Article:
Everything so far is going great and I recently purchased a new Scubatech wet suit from the paradise divers shop so I really look the part now. It’s hard working in a dive centre which sells so much good gear; I just want all of it!suit

Paradise Divers – Diving in Tenerife – Divemaster Internship – April – Benjamin


Two weeks ago we finished our Rescue Diver Course and we immediately started our Divemaster Course. We received a large bag with two books, a couple of training guides, the training log book with Instructor manual and the Divemaster dvd. The dark blue booklet is my dive log, which I purchased on my own.

Divemaster Package
A picture of the Divemaster package with my logbook at the top.

This is definitely a different type of  course. Erin and I started right away, reading as fast as we could. Paula was already ahead of us, as she started the internship a month ahead of us. The first half of the book went quickly, PADI Divemaster professionalism, responsibilities, etc., but the second half goes into more complex ideas of pressure, volume, density and dive related injuries, like Decompression Sickness. It’s quite a bit more challenging than the first part.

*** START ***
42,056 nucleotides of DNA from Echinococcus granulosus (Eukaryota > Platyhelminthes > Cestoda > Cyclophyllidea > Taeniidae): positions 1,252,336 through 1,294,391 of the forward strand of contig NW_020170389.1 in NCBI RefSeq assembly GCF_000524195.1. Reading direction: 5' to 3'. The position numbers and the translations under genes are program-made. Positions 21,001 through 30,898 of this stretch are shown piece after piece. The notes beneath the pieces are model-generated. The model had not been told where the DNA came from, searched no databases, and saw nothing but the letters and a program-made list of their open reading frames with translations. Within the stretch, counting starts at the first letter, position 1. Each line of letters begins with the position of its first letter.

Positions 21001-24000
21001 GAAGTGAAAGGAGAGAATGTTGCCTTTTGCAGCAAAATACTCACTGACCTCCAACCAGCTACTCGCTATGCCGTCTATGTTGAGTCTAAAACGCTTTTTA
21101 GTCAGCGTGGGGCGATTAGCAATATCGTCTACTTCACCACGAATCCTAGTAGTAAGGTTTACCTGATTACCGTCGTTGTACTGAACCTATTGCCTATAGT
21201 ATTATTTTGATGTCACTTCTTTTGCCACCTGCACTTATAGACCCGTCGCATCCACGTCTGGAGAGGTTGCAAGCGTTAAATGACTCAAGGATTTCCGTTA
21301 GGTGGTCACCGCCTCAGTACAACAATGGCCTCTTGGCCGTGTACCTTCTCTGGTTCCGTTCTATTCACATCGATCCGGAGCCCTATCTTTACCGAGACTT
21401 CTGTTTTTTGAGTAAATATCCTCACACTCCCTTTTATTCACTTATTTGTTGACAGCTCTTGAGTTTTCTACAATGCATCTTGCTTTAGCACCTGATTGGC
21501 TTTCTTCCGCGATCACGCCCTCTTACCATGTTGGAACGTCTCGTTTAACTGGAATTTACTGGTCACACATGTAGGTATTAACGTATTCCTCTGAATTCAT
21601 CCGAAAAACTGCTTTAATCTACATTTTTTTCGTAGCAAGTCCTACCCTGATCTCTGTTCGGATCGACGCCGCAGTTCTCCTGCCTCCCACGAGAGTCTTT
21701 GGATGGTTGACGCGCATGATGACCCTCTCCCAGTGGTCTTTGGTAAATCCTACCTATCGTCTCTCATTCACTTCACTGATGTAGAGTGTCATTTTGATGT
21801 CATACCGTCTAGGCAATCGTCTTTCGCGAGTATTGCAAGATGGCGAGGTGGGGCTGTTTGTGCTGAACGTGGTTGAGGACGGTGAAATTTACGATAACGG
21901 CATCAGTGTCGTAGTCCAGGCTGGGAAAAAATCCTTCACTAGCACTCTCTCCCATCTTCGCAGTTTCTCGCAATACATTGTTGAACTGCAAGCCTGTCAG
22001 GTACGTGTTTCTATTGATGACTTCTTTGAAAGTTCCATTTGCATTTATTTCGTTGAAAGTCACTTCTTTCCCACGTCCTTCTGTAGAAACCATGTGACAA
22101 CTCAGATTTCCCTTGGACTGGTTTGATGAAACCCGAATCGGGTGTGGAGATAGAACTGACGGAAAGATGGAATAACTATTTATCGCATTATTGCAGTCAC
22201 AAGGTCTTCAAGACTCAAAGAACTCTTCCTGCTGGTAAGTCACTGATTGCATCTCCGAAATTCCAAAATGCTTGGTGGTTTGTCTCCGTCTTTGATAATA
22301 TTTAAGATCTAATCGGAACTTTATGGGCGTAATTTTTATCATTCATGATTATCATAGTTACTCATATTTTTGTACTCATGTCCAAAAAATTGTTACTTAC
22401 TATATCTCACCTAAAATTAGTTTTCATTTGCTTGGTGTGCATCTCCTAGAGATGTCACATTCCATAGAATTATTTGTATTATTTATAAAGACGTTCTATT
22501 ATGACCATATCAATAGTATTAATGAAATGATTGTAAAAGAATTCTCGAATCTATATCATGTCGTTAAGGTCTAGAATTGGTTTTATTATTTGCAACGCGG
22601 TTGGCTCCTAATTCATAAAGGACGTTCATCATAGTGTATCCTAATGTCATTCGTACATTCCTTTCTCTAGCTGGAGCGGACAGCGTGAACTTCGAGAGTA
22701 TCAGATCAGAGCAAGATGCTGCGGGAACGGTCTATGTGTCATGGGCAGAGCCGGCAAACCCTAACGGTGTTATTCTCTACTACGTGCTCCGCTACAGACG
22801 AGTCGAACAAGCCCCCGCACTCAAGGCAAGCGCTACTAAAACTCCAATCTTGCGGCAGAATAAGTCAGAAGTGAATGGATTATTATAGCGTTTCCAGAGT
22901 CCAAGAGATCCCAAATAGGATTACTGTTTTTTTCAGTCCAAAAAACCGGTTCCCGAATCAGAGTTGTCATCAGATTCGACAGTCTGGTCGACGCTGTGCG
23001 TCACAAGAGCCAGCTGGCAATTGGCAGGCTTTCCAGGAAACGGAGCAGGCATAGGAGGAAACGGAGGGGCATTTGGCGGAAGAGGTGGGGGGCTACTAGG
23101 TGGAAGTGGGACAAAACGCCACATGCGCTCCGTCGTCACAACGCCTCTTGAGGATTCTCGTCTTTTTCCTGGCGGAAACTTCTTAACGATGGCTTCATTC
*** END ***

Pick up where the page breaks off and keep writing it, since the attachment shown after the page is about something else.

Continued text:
Training

We have to meet certain challenges to become a Divemaster: 800m snorkel, 400m swim, 15 minute float with the final 2 minutes hands free, 100m tired diver tow (literally dragging a person in the water), and the big one is a complete exchange of equipment, underwater, sharing one regulator. These are all timed depending on how fast you are, you get a certain amount of points, of which you need a certain amount to pass the course. We have finished all of them, with the exception of the equipment exchange. I came in first on the swim, Paula was first on the snorkel race, and Erin was first on the tired diver tow. It was nice that we all got the best time on one challenge each. The float isn’t a race, you have to do fifteen minutes; the grade is based on how well you tread water.

Diving